Read Full Review of Dataclysm: Who We Are (When W... | See more reviews from Financial Times

Globe and Mail

Excellent
Reviewed by Michael Harris on Sep 19 2014

His book delivers both insider access and a savvy critique of the very machinery he is employed by. Since he’s been in the data mines and has risen above them, Rudder becomes a singular and trustworthy guide.

Read Full Review of Dataclysm: Who We Are (When W... | See more reviews from Globe and Mail

Huffington Post

Excellent
Reviewed by Phil Simon on Sep 13 2014

This is the best book that I've read on data in years, perhaps ever. If you want to understand how data is affecting the present and what it portends for the future, buy it now.

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Pittsburgh Post-Gazette

Good
Reviewed by Chris Potter on Oct 26 2014

...“Dataclysm” reminds us that our relationship with social media, for all its charms, is a blind date — with someone who already knows everything about us.

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Persephone Magazine

Good
Reviewed by Liza on Sep 10 2014

...this book was fascinating and really pleasant to read. Beyond my own nerdy and intellectual interest in the subject of social media use and data, this is a must-read for anyone who wants a look at the habits of online dating site users and those with concerns for Internet privacy.

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Business Day Live

Above average
Reviewed by Sarah Mishkin on Oct 07 2014

Some of Rudder’s insights are disturbing. He can tell you, for example, that although 84% of OkCupid users polled in one survey said racism was a deal breaker in any relationship, men on the site find women of their own race more attractive...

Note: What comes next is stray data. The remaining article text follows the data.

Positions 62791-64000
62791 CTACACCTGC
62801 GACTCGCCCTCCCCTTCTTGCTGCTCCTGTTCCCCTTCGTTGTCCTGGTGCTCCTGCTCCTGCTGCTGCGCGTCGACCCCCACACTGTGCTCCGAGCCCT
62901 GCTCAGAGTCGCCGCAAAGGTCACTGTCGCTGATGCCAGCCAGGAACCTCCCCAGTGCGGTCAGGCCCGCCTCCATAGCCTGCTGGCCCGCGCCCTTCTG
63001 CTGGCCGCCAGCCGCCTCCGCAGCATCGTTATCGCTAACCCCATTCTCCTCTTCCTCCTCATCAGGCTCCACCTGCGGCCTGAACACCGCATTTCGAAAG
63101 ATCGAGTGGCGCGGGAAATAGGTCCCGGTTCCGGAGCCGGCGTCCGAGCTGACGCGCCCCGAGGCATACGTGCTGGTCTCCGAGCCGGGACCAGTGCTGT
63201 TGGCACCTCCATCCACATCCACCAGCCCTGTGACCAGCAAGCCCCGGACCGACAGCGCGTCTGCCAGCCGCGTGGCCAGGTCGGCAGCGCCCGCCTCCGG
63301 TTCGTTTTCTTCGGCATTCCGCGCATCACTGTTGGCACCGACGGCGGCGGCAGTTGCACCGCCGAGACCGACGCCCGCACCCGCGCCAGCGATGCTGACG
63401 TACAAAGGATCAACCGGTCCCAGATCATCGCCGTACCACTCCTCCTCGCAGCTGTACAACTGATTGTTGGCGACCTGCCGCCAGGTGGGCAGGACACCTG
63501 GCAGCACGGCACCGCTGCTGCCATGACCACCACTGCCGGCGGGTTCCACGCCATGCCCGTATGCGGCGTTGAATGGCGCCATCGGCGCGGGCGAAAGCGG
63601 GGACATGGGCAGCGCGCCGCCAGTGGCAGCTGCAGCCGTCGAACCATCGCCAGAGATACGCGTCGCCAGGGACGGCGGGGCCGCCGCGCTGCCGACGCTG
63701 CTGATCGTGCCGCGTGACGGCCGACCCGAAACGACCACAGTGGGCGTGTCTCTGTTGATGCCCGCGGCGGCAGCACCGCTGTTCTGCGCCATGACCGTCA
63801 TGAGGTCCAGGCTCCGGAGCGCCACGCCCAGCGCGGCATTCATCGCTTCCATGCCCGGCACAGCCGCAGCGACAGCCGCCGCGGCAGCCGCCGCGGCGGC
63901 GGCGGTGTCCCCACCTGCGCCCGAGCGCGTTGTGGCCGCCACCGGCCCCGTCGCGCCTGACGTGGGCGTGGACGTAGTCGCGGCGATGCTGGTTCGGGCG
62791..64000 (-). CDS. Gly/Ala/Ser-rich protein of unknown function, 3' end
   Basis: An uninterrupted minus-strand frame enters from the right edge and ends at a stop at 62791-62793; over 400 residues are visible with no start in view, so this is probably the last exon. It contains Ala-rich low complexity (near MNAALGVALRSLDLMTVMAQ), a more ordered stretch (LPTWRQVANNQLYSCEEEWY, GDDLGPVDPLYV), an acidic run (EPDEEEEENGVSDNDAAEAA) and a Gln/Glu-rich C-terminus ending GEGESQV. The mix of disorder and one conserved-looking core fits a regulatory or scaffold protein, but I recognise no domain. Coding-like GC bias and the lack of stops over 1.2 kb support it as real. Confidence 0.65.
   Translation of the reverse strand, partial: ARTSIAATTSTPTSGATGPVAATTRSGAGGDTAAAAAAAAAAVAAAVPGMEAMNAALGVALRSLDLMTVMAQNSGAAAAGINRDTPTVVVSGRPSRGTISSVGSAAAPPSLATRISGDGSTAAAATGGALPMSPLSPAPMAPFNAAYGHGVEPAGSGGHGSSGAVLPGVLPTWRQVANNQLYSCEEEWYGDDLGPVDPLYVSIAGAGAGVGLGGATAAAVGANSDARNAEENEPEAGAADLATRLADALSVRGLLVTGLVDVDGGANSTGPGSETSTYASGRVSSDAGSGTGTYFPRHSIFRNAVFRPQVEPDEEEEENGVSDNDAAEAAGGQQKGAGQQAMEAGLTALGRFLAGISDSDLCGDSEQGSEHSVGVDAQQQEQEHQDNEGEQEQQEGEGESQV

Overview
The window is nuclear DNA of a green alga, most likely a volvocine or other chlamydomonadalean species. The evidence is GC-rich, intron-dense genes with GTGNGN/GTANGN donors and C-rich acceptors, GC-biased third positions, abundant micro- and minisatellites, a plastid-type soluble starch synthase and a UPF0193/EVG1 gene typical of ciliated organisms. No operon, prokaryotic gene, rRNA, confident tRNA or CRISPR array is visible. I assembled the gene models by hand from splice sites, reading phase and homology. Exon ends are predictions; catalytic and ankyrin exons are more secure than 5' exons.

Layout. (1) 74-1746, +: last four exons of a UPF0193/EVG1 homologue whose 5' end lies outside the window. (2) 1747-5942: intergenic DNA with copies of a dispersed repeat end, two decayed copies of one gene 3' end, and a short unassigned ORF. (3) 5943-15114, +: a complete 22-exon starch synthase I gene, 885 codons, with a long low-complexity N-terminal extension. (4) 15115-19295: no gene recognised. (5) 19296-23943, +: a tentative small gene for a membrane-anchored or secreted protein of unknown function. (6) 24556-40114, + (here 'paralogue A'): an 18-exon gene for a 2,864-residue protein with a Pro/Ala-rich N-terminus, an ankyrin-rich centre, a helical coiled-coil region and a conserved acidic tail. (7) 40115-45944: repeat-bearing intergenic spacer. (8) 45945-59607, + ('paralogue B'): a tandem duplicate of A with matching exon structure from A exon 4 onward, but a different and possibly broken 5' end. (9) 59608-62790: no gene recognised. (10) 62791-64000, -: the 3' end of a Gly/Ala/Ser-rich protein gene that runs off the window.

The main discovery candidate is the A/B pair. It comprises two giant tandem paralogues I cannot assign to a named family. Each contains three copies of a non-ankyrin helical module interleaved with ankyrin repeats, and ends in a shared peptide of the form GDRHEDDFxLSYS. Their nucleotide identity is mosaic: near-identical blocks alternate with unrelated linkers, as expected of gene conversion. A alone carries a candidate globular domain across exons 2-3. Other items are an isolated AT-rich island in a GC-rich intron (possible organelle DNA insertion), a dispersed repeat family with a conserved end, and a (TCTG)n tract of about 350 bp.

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Biographile

Above average
on Sep 10 2014

...Dataclysm offers the unusual perspective of a man who is neither user nor detractor, but a data-based storyteller.

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Lesa's Book Critiques

Above average
Reviewed by Lesa on Sep 08 2014

The cofounder and president of OKCupid, has gathered data from that site and other sites, analyzed it, and compiled it into a fascinating book that examines what we share on social media.

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http://skrishnasbooks.com

Good
Reviewed by Swapna Krishna on Sep 10 2014

Though you need to be mentally engaged, it’s actually an easy read and you’ll certainly be riveted by what you discover.

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Sarah Says Read

Good
Reviewed by Sarah on Nov 30 2014

While the idea of data is still kind of scary – businesses and the government have access to it all – this book left me a bit more hopeful. I’ve always liked data (it’s why I log my own reading habits), seeing the ways in which passive data can shine a light on heavily debated or taboo subjects was really exciting.

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Beth Kephart's Books

Good
Reviewed by Beth Kephart on Sep 13 2014

Rudder isn't just smart, insightful, and data-possessed. He proves himself to be a charming, engaging writer, even as he fills his book with red and black scattergrams, word charts, and x/y axes.

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https://timsbooknook.wordpress.com

Good
on Nov 15 2014

Even if it’s not a balanced database, the information he does discover is well worth knowing and understanding. It opens our eyes to the world around us that is outside of our little circle.

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Budd Bailey 23 Sep 2014

Rated the book as 4 out of 5